The Dodge Challenger has proven its mettle as one of the great modern-day muscle cars, not least for the way it mimics the shape of the original Challenger of the early 1970s. Dodge offers a wide variety of engine choices for the Challenger, and while the entry-level V6 doesn’t offer a manual transmission—bummer!—all of its V8s do: The 375 horsepower 5.7-liter engine in the R/T, the 485-horsepower 6.4, and even the King of the Hill, the 707-horsepower supercharged 6.2 in the Challenger Hellcat. As any devoted stick-shifter will tell you, not all manual transmissions are created alike, and we love the one in the Challenger: With its heavy clutch and precise throws, it really brings back the classic muscle car era.
Photo Credit: Ford
Ford Focus RS
Here’s where we begin to stretch the definition of muscle car a bit: The Focus RS certainly isn’t a traditional muscle car with a big V8 designed expressly to turn its rear tires to dust. Instead, this is modern-day muscle: A modest 2.3-liter engine turbocharged and tweaked to an incredible 350 horsepower. Consider that back in The Day, 1 horsepower per cubic inch was considered a lot; the Focus RS develops two and a half horsepower per cubic inch! With all of that power delivered to all four wheels, the Focus RS jets to 60 MPH in well under five seconds, quick enough to leave most classic muscle cars of the 60s and 70s staring at its taillights. Naturally, the Focus RS comes with a manual transmission; in fact, a stick-shift is the only choice.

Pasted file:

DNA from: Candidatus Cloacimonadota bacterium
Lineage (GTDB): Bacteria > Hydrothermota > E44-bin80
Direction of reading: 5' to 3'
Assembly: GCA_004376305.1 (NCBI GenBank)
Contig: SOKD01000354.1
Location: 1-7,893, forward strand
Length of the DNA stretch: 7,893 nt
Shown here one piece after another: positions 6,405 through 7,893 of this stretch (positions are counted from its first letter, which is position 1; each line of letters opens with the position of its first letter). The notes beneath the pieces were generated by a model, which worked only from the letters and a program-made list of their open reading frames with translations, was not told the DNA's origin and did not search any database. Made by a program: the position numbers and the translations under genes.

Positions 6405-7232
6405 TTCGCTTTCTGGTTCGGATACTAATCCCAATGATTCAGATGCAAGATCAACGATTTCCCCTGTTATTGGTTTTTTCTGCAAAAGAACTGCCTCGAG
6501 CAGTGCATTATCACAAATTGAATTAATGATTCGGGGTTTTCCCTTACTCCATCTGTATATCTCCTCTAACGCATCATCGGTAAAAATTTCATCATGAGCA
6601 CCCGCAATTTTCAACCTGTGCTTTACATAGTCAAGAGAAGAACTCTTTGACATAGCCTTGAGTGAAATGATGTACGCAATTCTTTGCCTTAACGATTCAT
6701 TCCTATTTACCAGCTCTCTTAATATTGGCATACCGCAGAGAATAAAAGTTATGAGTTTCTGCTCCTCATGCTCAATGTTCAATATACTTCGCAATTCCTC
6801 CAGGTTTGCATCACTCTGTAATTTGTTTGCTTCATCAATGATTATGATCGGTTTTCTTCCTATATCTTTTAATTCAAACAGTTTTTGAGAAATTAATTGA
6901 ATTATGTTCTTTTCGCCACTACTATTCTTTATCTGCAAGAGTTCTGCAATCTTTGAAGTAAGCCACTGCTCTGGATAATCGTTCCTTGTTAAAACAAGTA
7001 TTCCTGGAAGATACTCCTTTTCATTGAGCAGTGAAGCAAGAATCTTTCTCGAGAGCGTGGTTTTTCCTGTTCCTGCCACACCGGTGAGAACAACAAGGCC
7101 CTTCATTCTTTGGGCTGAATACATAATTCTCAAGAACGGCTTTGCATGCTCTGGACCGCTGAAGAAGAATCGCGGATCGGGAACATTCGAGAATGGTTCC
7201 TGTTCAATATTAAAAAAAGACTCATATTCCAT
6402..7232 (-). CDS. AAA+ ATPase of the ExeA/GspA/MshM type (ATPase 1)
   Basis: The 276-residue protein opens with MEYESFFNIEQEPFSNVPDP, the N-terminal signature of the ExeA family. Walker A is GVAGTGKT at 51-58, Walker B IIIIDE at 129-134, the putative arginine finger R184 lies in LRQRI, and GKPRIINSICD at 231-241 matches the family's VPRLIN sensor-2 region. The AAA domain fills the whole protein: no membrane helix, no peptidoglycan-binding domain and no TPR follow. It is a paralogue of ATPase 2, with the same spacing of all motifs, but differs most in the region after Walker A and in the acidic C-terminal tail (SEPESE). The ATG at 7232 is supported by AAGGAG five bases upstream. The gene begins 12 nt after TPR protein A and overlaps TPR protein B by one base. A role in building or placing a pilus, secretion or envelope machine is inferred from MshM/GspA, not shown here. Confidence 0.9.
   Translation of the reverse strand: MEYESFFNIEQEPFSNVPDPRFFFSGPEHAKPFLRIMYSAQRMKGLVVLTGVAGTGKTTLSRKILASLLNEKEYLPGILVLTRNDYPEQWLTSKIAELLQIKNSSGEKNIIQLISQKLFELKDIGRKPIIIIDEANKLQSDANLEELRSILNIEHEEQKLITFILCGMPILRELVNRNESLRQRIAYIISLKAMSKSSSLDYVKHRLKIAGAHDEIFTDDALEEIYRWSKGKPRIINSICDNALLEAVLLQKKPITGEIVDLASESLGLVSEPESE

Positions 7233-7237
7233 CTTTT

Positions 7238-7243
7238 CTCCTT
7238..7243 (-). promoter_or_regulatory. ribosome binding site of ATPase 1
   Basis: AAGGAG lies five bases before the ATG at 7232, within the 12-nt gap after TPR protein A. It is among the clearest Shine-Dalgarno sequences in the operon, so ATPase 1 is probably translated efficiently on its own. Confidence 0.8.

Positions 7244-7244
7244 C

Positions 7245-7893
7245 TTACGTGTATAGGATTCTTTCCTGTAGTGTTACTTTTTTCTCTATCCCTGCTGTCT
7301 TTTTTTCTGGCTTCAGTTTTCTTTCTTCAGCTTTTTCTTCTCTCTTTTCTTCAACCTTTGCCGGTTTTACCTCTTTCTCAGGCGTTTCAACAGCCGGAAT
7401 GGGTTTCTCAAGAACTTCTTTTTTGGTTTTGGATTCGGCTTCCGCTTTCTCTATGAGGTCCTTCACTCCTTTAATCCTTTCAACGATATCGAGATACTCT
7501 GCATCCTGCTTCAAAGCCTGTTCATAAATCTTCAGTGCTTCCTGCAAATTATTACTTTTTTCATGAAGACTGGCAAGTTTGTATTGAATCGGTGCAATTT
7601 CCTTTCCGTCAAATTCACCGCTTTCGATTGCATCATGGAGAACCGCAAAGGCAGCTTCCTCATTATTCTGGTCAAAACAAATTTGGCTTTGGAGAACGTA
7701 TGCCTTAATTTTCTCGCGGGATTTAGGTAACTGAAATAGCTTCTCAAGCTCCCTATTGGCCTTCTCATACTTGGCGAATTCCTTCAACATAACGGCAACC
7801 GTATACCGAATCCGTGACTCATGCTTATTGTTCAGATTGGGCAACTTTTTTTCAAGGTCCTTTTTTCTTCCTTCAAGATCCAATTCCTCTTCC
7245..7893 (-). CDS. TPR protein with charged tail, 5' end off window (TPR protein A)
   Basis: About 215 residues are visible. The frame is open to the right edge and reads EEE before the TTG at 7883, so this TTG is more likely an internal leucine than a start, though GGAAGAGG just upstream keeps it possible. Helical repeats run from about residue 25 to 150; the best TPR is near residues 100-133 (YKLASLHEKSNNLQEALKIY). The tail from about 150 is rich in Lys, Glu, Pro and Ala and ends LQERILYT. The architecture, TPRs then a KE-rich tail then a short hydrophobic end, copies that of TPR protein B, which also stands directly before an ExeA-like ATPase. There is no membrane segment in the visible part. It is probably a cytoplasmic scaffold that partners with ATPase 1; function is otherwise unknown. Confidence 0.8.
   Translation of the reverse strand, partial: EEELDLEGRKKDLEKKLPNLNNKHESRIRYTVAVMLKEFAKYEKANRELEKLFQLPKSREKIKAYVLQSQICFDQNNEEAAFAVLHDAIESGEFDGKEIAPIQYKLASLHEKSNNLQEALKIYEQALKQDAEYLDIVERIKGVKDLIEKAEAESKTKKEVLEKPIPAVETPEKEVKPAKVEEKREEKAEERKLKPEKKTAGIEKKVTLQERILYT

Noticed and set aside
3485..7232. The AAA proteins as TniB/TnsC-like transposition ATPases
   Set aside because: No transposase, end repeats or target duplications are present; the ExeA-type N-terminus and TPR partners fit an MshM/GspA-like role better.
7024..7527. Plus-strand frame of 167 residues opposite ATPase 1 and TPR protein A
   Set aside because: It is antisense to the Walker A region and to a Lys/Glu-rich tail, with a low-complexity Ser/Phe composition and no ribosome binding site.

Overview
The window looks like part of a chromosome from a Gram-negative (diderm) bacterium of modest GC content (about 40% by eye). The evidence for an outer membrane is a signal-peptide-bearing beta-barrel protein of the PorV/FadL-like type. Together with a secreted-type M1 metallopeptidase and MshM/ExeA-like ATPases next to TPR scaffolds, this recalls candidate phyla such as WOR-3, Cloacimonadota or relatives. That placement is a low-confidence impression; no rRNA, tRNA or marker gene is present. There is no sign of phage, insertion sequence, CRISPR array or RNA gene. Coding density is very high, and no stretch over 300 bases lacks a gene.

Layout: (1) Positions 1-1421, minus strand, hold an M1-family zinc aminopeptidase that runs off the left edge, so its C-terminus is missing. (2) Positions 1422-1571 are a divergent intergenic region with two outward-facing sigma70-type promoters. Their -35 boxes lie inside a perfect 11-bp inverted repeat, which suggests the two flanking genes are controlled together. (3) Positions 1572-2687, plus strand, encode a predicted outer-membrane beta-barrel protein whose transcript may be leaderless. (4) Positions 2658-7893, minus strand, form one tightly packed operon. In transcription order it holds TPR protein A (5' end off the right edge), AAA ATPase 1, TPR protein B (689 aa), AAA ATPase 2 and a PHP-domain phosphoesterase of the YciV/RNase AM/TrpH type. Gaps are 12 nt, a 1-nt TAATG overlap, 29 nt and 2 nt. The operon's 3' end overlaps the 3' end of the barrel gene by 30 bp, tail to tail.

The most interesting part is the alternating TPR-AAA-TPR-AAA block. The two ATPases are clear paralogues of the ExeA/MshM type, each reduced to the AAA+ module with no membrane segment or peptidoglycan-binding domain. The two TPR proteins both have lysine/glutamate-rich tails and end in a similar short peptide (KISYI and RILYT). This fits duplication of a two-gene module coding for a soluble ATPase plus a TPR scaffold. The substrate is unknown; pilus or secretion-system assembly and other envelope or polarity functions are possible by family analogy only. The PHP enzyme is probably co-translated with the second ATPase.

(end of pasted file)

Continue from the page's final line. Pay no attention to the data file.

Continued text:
Photo Credit: Volkswagen
Volkswagen Golf R